In 2013, the transitional government passed a $57 billion budget, representing an increase of 14 percent compared to the previous year. It is noteworthy that in 2013 government spending reached 70 percent of GDP—the highest it’s ever been in Libya and the highest among all the oil producers in the Middle East and North Africa (MENA) region. With revenues amounting to only $40 billion, the government had no choice but to use its international reserves to plug the fiscal deficit. It is reported that starting in the summer of 2013 the CBL was losing $7 billion a month of its foreign exchange reserves.

For 2014, two possible scenarios emerge. In the optimistic scenario, oil production comes back online, as it did in 2012, and export revenues and international reserves return to their normal levels. Growth would increase sharply during 2014, much as it did in 2012. The IMF and the World Bank subscribe to this scenario and are projecting real GDP to increase by around 25 percent in 2014. The Economist Intelligence Unit is more cautious but still puts Libya on its list of the top ten fastest growing economies in 2014. The optimistic scenario rests crucially on a political settlement that brings about internal stability.

The pessimistic scenario assumes there is no political agreement among the various groups and militias, and consequently oil production and exports remain at their end-2013 levels. Real GDP would thus continue to fall, possibly by as much as 15-20 percent even in the context of high government spending to maintain non-oil economic activity. Nominal GDP would be around $65 billion, some 20 percent below the 2012 level, and about what it was in 2009.

The additional government spending to prop up the economy would be entirely financed by using the declining foreign reserves of the CBL. There has been talk of Libya seeking foreign loans, or even approaching the IMF for a program. This is a dramatic change for a country that has been used to an unending flow of oil receipts and has virtually no external debt. On the other hand, if the government does not increase its spending and tries to preserve its international reserves, the economy would see a collapse in 2014 like it did in 2011.

Economics will not determine which of these two scenarios will come to pass in 2014, politics will. If the national dialogue that is currently underway leads to a political settlement and a national unity government is formed, there is some hope that the economic collapse can be avoided as oil starts flowing again. But as long as oil production, which is the lifeblood of the Libyan economy, is held to ransom to achieve political gains, the odds of an economic collapse remain high. Whether the warring groups in Libya will realize the costs they are imposing on the economy and the population is an open question. Unfortunately, this realization will probably only set in when the country is fast running out of international reserves and the economy is in a freefall. At this point the pessimistic scenario seems to be the most likely outcome.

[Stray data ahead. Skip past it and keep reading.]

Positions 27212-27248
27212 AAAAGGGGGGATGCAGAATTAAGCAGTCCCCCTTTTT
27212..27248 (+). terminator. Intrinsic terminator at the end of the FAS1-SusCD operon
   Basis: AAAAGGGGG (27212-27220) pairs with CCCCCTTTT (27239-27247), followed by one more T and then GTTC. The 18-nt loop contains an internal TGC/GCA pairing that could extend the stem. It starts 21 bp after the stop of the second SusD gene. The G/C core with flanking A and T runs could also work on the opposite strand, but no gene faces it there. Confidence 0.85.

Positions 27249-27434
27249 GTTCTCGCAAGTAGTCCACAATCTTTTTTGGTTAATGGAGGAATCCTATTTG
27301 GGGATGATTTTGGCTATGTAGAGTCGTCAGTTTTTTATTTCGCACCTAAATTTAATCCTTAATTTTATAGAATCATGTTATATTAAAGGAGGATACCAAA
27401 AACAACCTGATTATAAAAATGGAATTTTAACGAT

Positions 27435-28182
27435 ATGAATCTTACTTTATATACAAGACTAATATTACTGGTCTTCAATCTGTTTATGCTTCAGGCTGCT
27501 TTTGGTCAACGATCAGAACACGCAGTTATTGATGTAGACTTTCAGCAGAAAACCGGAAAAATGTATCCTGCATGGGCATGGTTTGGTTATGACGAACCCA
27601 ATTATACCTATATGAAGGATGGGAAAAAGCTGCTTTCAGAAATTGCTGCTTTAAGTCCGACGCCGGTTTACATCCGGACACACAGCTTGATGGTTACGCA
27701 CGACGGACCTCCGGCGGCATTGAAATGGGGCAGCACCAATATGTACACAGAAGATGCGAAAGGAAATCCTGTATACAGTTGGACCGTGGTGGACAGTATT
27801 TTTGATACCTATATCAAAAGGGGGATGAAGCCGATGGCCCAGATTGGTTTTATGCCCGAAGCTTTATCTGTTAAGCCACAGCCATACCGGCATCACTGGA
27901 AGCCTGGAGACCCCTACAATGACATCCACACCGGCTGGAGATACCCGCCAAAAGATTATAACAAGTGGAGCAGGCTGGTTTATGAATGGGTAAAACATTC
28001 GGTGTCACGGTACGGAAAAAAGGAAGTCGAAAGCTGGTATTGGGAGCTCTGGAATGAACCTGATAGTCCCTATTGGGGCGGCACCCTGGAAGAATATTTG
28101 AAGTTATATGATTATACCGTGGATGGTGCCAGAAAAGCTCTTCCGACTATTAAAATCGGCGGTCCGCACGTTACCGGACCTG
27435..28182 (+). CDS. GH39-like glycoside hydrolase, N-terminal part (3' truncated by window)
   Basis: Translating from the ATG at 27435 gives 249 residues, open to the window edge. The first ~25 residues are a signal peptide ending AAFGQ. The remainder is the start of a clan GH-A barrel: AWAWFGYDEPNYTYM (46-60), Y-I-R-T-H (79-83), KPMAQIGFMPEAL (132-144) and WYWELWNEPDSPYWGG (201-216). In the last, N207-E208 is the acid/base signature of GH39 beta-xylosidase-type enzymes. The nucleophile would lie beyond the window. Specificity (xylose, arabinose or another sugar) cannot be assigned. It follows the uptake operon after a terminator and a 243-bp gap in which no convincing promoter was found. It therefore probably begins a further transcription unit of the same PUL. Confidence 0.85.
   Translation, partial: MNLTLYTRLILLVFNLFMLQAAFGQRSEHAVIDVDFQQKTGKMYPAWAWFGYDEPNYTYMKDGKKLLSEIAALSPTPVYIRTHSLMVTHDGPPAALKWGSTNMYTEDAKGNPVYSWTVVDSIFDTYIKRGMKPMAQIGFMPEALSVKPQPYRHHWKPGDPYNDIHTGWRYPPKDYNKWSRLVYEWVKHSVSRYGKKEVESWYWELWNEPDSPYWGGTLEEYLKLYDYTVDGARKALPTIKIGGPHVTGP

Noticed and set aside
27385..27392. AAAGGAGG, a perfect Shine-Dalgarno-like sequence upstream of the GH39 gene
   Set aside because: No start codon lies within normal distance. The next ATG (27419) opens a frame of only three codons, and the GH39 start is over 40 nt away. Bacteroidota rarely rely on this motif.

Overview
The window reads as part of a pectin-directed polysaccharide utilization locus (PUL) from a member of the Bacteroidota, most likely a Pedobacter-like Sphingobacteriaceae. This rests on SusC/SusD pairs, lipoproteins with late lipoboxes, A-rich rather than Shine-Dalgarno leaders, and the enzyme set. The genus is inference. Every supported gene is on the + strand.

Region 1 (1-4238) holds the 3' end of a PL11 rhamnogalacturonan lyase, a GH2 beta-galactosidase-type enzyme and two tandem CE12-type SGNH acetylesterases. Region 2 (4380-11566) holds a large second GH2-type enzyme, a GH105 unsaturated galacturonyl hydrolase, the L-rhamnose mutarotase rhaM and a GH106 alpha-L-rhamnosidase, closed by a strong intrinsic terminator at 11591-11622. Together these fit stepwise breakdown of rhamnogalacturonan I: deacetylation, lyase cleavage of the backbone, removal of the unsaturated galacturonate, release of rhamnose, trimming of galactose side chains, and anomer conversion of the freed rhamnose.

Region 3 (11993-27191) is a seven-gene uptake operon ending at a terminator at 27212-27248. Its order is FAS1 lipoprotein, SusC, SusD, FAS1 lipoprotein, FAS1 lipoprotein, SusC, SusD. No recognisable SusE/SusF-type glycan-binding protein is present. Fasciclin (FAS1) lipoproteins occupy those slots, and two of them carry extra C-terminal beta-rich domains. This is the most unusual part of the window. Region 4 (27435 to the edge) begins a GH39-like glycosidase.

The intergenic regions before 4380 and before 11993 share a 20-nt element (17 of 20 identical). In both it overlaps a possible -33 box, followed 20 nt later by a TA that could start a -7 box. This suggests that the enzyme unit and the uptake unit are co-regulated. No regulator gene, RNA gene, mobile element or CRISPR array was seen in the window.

Even if a complete economic collapse is averted by additional government spending, it is quite certain that the economy will be in relatively poor shape in 2014. This will leave the next government the major task of reviving the economy and transforming it into one where the private sector plays a leading role rather than the government. The longer a political settlement is delayed, the more difficult it will be for the next government to do this and put Libya on a sustainable high-growth path that creates sufficient jobs for its young and expanding labor force. Failure to get the economy right will lead to more instability and more uprisings.

Mohsin Khan is a senior fellow in the Rafik Hariri Center for the Middle East focusing on the economic dimensions of transition in the Middle East and North Africa.

Svetlana Milbert is an assistant director in the Rafik Hariri Center for the Middle East.